COLORADO FISHING REPORT
The most current, accurate Colorado fishing reports and information are key to a good day on the water. To see a detailed fishing report for a specific river simply click on a river from the list below. Looking for general Colorado fly fishing and lake information? Visit our General River Information
Our fall 2017 guide school will be held from Sunday, October 1st through Saturday, October 7th. For more info about our school, give us a call at 970-262-2878 or drop us an email at firstname.lastname@example.org.
***Summer Hours: 7am-7pm Daily***
Water We Guide On: 6/19/17
The Blue below Dillon Reservoir is currently running at 1090 cfs. This represents a nice drop from 1400 cfs, which was likely the max flow we'll see for 2017 on the Blue River below Dillon Reservoir. At this level. most of the fish are locating in areas where you'll be able to make a cast to them. The fish are still tight to the bank, and still in the soft water, but fishing has improved for sure.
Please don't let this drop in water volume fool you. It's still potentially dangerous to wade into the Blue River at these flows, especially if the water you are stepping into is swift and/or you cannot see the bottom. A life is just not worth exchanging for a cast at a fish. The same goes for landing a big one that has made its way downstream from you during the fight. Don't go wading after it.
All that being said, many experienced anglers consider high water (up to a point anyway) to be their best chance at the really big trout (i.e., over 10 pounds) that live in the Blue River. The increased velocity of the water forces the fish that spend most of their existence hanging out in the "Forbidden Fishing Zone" between the dam and the old bridge to move downstream where we can get a cast to them. The higher water also forces the fish to eat with less suspicion and be more reactive to the food sources floating by their noses. Their increased feeding aggression is a nice change from the lower flows where the trout will often inspect a fly in detail to determine if its construction is worthy of consumption. As you might imagine, hooking fish in Silverthorne becomes a bit easier as a result.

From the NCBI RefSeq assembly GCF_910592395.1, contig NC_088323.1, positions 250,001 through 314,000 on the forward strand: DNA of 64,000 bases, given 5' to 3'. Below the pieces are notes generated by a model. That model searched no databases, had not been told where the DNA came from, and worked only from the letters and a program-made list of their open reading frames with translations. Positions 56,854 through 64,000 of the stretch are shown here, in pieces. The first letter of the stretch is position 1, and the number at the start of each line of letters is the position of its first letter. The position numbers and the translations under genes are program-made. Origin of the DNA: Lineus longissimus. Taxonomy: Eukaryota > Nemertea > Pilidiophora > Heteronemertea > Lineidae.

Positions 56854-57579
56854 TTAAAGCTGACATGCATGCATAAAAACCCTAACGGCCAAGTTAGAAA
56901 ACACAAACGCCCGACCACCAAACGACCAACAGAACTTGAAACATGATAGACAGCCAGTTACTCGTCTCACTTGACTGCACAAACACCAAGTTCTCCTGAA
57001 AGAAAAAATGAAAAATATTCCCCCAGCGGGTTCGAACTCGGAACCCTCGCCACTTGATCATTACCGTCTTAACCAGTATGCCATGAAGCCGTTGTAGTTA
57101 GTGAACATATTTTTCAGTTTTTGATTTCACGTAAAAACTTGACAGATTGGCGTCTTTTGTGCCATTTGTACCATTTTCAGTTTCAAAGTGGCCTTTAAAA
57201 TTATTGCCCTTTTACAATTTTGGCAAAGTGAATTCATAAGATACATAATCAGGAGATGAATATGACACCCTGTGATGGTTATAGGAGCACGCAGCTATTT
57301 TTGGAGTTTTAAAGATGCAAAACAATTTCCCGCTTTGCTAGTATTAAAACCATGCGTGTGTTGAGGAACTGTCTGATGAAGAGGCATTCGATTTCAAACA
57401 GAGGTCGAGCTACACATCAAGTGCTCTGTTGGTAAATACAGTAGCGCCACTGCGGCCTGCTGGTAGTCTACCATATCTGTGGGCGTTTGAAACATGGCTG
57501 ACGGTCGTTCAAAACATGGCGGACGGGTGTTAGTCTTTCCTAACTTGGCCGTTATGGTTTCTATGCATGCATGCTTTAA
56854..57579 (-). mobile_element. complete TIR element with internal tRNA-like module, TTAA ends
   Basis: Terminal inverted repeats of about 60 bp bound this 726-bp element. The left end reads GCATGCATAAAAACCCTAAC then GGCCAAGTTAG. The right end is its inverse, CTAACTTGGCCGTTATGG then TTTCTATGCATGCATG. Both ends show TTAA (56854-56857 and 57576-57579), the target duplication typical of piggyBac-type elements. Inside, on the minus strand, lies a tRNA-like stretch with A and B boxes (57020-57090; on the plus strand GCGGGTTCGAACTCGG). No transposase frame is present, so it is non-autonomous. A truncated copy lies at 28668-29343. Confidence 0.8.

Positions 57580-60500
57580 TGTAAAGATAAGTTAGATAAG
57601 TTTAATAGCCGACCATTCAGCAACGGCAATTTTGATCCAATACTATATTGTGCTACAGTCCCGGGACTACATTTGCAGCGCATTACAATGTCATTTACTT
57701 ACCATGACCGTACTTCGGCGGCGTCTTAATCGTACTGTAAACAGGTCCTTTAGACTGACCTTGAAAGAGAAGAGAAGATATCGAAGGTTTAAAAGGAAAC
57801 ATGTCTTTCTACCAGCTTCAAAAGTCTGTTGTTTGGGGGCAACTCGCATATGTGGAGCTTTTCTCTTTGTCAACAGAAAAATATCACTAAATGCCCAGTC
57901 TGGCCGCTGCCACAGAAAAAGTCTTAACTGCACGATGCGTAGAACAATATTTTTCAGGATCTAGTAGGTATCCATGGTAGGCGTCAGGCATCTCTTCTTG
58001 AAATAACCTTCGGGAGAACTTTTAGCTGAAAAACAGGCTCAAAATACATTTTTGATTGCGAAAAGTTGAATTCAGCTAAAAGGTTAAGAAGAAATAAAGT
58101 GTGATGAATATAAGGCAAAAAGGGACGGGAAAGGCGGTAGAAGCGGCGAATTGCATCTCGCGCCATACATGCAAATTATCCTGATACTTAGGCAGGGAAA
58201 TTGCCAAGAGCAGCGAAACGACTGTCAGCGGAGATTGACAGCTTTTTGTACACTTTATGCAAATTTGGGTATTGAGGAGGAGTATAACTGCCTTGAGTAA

Landing them, however, gets a bit trickier in the stronger current. It helps that we can now get away with 3X-4X fluorocarbon tippet and size 18 flies. Break out your 6 and 7 weight rods, it's big fish time on the Blue River.
Mysis are more numerous at higher flows as well as are the small midges typical to a tailwater fishery like the Blue River. And, even at these flows, it is these 2 food sources that make up the bulk of a Blue River trout's diet. All sizes and patterns of mysis will work but be sure to have a few #12-#16 Mysis imitations in your box. Streamers can also be very effective under these high water conditions, especially in low-light conditions.
The water clarity is currently very good but expect to see some color in the water below Straight Creek on the warmer and/or wetter days. Straight Creek enters the Blue River about a half-mile downstream of Dillon Reservoir (near the Columbia Outlet Store).